Tuesday, July 26, 2011

Preserving the Bounty

Full on harvest time is definitely here!

There are two zucchinis for a dollar at the market, swiss chard leaves as big as elephant ears, bushels of peaches just begging to be turned into pies and chutneys.

I am feeling a bit of a struggle to keep up and preserve all this lovely food, while also remembering to relax enjoy it at its freshest!

Over the past few weekends and evenings I have done a little bit of preserving at a time.

Fresh zucchini has been lovely grated and served with spicy sesame noodles and cooked egg. It's so good fresh, and really doesn't freeze or can well.

I was at a loss for the best way to preserve zucchini until I came across this post by the amazing Hank Shaw at Hunter Angler Gardener Cook about how to sun-dry zucchini and preserve it in oil.

That's our first batch above in the top photo, and you can click on the link to Hank's blog to get his recipe. I'll have a separate blog post dedicated to our homemade solar dehydrating system soon.

What are some of the other ways to preserve?

Last Thursday was time for canning peaches... and I hope to have many more quarts canned over the next few weeks. Plum-ginger jam is also on the list of things to make. Somehow I'll find the time?

Canning in simple syrup isn't the only way to preserve fruit. I also made up a few batches of real maraschino cherries.

Yes, those popular bright red sugar bombs that show up in your Shirley Temple or Manhattan were once made with real fruit soaked in a glorious alcohol to preserve the fruit year round.

Maraschino is actually a "bittersweet, clear liqueur flavored with Marasca cherries". Luxardo is the most most popular brand of this type of liquor, which happily the Wine Source had in stock!

Chowhound has a really interesting forum discussion where people debate how good cherries soaked in Luxardo actually are, and various recipes and methods.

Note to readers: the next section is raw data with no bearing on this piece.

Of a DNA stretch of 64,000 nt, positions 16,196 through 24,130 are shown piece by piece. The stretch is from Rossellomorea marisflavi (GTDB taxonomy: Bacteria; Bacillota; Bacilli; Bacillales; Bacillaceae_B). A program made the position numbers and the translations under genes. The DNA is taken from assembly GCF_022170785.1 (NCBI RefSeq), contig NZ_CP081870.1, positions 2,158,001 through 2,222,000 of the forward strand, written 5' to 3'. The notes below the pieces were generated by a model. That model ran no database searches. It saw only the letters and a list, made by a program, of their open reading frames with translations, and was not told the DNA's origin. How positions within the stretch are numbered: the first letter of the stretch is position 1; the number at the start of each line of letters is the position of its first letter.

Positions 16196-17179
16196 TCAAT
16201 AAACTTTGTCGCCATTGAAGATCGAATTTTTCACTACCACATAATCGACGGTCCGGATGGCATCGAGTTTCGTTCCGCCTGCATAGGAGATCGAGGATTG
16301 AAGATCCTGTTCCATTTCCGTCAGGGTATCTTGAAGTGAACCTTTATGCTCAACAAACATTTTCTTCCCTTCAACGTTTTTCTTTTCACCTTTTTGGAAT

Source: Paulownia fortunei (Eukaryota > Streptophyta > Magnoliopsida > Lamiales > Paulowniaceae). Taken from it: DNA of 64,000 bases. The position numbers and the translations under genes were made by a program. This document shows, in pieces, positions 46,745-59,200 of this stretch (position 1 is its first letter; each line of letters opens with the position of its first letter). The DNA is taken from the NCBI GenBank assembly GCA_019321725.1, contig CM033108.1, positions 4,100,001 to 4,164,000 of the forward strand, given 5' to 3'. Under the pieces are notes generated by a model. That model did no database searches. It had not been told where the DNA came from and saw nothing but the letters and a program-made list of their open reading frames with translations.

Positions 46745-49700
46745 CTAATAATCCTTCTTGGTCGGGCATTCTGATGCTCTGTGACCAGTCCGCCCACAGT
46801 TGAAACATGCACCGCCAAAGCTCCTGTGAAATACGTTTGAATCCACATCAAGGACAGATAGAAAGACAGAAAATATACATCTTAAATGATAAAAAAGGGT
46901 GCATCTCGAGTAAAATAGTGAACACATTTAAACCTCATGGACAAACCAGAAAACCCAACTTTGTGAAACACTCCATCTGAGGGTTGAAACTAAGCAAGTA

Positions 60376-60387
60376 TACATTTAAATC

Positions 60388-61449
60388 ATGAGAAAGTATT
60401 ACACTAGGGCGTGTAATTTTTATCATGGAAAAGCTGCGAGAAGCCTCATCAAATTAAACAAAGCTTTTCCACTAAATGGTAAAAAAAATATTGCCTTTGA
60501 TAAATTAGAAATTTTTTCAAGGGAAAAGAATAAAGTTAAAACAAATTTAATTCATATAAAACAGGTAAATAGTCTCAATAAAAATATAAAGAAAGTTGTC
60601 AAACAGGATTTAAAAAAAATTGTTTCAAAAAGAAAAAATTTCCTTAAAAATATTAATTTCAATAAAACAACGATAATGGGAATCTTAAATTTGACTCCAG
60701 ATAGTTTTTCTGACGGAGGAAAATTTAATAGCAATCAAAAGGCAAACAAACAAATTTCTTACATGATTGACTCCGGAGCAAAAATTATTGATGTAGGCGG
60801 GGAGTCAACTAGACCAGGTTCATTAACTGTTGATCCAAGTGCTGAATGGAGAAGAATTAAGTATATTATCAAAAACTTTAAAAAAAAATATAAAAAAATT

I'll post the results of my own experience soon!

Canning can get pretty exhausting, so sometimes it's nice to just freeze a baggie of fruit. Simple and easy for once!

Freezing tip: to avoid having your fruit freeze into a solid block, lay all of your berries or fruit slices flat on a tray to freeze. Then once the individual pieces are frozen, you can move the bag around in the freezer as needed.

With all this preservation of food, when it comes time to eat actual meals I just want a simple summertime meal without any cooking or minimal oven use.

A big batch of potato salad made on Saturday hit the spot for days. Tasty, hearty, and cooling!

Special thanks to my friend Kara for homemade mayo... the salad was originally part of a fundraiser for the Boone Street Garden but it was so hot the market was quiet. More salad for me!

A few slices of cantaloupe, grated fresh zucchini tossed with a little oil, vinegar, and spices, and you've got a fresh, easy, and very cheap summertime meal.

Oh, and don't think I've forgotten fermenting as a way to keep produce longer... two experimental quarts of peach vinegar are fermenting in the mini-fridge as a way to use the peach skins and other bits leftover from canning.

I just mixed the fruit odds n' ends with water and inoculated it with some Bragg's raw apple cider vinegar from OK Natural Market. Cap the jar with some cheesecloth or fabric to let in air, and stir daily. Supposedly this should turn to vinegar in a month. I'll let you know how it turns out. Anyone out there made their own vinegar before?

Also I couldn't resist buying cucumbers at the market and couldn't eat them fast enough, so I sliced them into spears and tossed them in a pan-asian chili blend of korean gochujang chili paste and sriracha. Can't wait to eat them just like I've been eating the grated zucchini, on cold sesame noodles with cooked egg! Yum.

Sun-drying, canning, freezing, fermenting... am I leaving something out?!

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